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A new point of view on Cantor's diagonalization arguments 
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#163
Mar2304, 10:33 AM

P: 262

Matt:
You Ignore by your question to Organic all my background that i share with you here as i promise you few hour ago! Moshek I will let Organic to answer your question about his numbers. 


#164
Mar2304, 10:37 AM

P: 1,210

Matt,
First, you have to show me that you understand what I am doing. For example, it is the second time that you write general things about my work instead of reading and and reply detailed comments on this: Each one of these structuralquantitative products is unique, therefore can be used as a buildingblock for much more interesting and richer information form, then your “quantitativeonly" unique [n] result, which is nothing but a privatecase of noredundancynouncertainty structuralquantitative product of my number system. We can clearly see this here: http://www.geocities.com/complementa...ry/ETtable.pdf Matt, Natural number system of Standard Math is not simple but trivial, and my attitude is to give it the power of simplicity instead of the weakness of triviality.  The big paradigm's shift is QM and not SR, please read this: http://plato.stanford.edu/entries/qmcopenhagen/#4 This paradigm's shift, does not exist in the basis of Standard Math language, because Boolean Logic or Fuzzy Logic are private cases of what I call Complementary Logic, that an overview of it can be found here: http://www.geocities.com/complementarytheory/BFC.pdf Through my point of view Natural numbers are complementary elements, based on discreteness(particlelike)continuum(wavelike) associations. The information structure of the standard Natural numbers, is only a private case of these associations, for example: http://www.geocities.com/complementa...ry/ETtable.pdf More details can be found here: http://www.geocities.com/complementarytheory/POV.pdf Man is no longer an observer but a participator, which its influence must be included in any explored system. It mean that we cannot ignore our cognition's abilities to create Math language anymore, as I clearly show here: http://www.geocities.com/complementarytheory/count.pdf  


#165
Mar2304, 10:47 AM

P: 1,210

Do you get it? A NUMBER is first of all an information's form, and to understand this we MUST explore our cognition's abilities to define this information's form, as I do here: http://www.geocities.com/complementarytheory/count.pdf 


#166
Mar2304, 03:17 PM

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Of course there is the general theory of semirings etc that 'has N as a private case of a larger language', in you words. There is a whol rich tapestry of objects that have N, Z, Q or R as the simplest version. This apparent paradigm shift is already there. If you incidentally knew about the quantized structures above and the rigorous framework behind quantum mechanics, then perhaps you'd understand the analogies.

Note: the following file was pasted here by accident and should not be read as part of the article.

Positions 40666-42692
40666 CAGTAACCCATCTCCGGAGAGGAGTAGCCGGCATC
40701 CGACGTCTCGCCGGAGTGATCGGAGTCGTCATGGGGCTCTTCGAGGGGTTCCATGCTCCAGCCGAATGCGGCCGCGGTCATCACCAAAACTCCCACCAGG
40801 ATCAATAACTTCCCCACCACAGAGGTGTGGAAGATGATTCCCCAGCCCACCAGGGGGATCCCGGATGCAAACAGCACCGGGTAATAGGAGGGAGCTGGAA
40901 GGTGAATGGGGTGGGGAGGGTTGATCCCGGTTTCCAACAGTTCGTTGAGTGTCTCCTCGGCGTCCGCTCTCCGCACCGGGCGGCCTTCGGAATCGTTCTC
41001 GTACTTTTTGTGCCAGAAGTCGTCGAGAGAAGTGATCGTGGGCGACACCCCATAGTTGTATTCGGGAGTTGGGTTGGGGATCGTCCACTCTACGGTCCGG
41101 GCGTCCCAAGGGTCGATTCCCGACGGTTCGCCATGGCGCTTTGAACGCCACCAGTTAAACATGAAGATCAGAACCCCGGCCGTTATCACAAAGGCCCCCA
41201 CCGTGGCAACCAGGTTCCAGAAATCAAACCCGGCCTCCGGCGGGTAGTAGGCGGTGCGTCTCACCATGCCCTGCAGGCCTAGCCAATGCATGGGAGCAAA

#167
Mar2304, 03:34 PM

P: 1,210

Matt,
Two critical things you ignore when you define N members: 1) A research of your ability to count: http://www.geocities.com/complementarytheory/count.pdf 2) that natural numbers are first of all information forms, therefore Their minimal existence must start form here:



#168
Mar2304, 05:55 PM

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Why are these must have steps? We can define the natural numbers without them, so they obviously aren't must have are they? Or are you forgetting the DEFINITION of the natural numbers (as a set, just a set, with no other structure)?



#169
Mar2404, 01:59 AM

P: 1,210

Matt,
The answer is very simple. Any number is first of all an information form, therefore any aspect of information form MUST be researched by us, where our cognition’s abilities to research information MUST be included too. Form this point of view, redundancy AND uncertainty cannot be ignored, and through this approach(which is not an extra approach but the MINIMAL approach to understand the natural number concept) we can clearly show that the standard natural numbers are only a one and only one private case of verity of information forms, which are ordered by their vagueness degrees from maximum vagueness to minimum vagueness when a given quantity remains unchanged. Man is no longer an observer but a participator, which its influence must be included in any explored system. The above is the QM paradigm shift that is not understood yet by the current community of pure mathematicians. For example: Be aware that what you call a function is first of all a reflection of your memory. When there is a paradigm shift this framework is chaneged too. 


#170
Mar2404, 04:01 AM

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It would be nice if you told us what the uncertainty and redundancy of a number is. So that we know what we MUST be aware of.



#171
Mar2404, 04:24 AM